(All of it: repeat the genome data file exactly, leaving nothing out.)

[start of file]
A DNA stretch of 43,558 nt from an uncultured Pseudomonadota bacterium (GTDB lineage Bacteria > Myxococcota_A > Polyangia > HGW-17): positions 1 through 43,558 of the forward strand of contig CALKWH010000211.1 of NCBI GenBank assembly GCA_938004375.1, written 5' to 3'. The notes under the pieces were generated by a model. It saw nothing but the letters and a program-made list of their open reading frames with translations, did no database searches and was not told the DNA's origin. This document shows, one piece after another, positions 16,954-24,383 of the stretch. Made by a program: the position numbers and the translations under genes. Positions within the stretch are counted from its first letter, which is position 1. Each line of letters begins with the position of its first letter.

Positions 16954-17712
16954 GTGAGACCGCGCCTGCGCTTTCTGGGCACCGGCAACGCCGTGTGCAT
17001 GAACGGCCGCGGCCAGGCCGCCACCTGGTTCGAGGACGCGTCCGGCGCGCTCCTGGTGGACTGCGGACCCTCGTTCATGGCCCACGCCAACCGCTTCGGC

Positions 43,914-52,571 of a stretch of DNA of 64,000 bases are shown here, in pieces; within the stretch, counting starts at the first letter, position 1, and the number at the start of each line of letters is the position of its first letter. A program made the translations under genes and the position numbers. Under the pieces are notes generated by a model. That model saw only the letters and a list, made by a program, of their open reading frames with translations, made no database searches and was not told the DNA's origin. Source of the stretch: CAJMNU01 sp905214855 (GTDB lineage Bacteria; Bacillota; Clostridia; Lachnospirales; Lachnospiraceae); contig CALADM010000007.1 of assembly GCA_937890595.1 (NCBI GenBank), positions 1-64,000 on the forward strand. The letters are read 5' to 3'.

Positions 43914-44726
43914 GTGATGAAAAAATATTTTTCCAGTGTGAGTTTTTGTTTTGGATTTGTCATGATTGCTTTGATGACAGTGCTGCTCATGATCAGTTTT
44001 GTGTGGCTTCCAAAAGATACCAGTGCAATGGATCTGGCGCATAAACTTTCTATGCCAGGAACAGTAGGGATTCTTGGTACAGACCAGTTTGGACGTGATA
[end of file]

A DNA stretch of 43,558 nt from an uncultured Pseudomonadota bacterium (GTDB lineage Bacteria > Myxococcota_A > Polyangia > HGW-17): positions 1 through 43,558 of the forward strand of contig CALKWH010000211.1 of NCBI GenBank assembly GCA_938004375.1, written 5' to 3'. The notes under the pieces were generated by a model. It saw nothing but the letters and a program-made list of their open reading frames with translations, did no database searches and was not told the DNA's origin. This document shows, one piece after another, positions 16,954-24,383 of the stretch. Made by a program: the position numbers and the translations under genes. Positions within the stretch are counted from its first letter, which is position 1. Each line of letters begins with the position of its first letter.

Positions 16954-17712
16954 GTGAGACCGCGCCTGCGCTTTCTGGGCACCGGCAACGCCGTGTGCAT
17001 GAACGGCCGCGGCCAGGCCGCCACCTGGTTCGAGGACGCGTCCGGCGCGCTCCTGGTGGACTGCGGACCCTCGTTCATGGCCCACGCCAACCGCTTCGGC

Positions 43,914-52,571 of a stretch of DNA of 64,000 bases are shown here, in pieces; within the stretch, counting starts at the first letter, position 1, and the number at the start of each line of letters is the position of its first letter. A program made the translations under genes and the position numbers. Under the pieces are notes generated by a model. That model saw only the letters and a list, made by a program, of their open reading frames with translations, made no database searches and was not told the DNA's origin. Source of the stretch: CAJMNU01 sp905214855 (GTDB lineage Bacteria; Bacillota; Clostridia; Lachnospirales; Lachnospiraceae); contig CALADM010000007.1 of assembly GCA_937890595.1 (NCBI GenBank), positions 1-64,000 on the forward strand. The letters are read 5' to 3'.

Positions 43914-44726
43914 GTGATGAAAAAATATTTTTCCAGTGTGAGTTTTTGTTTTGGATTTGTCATGATTGCTTTGATGACAGTGCTGCTCATGATCAGTTTT
44001 GTGTGGCTTCCAAAAGATACCAGTGCAATGGATCTGGCGCATAAACTTTCTATGCCAGGAACAGTAGGGATTCTTGGTACAGACCAGTTTGGACGTGATA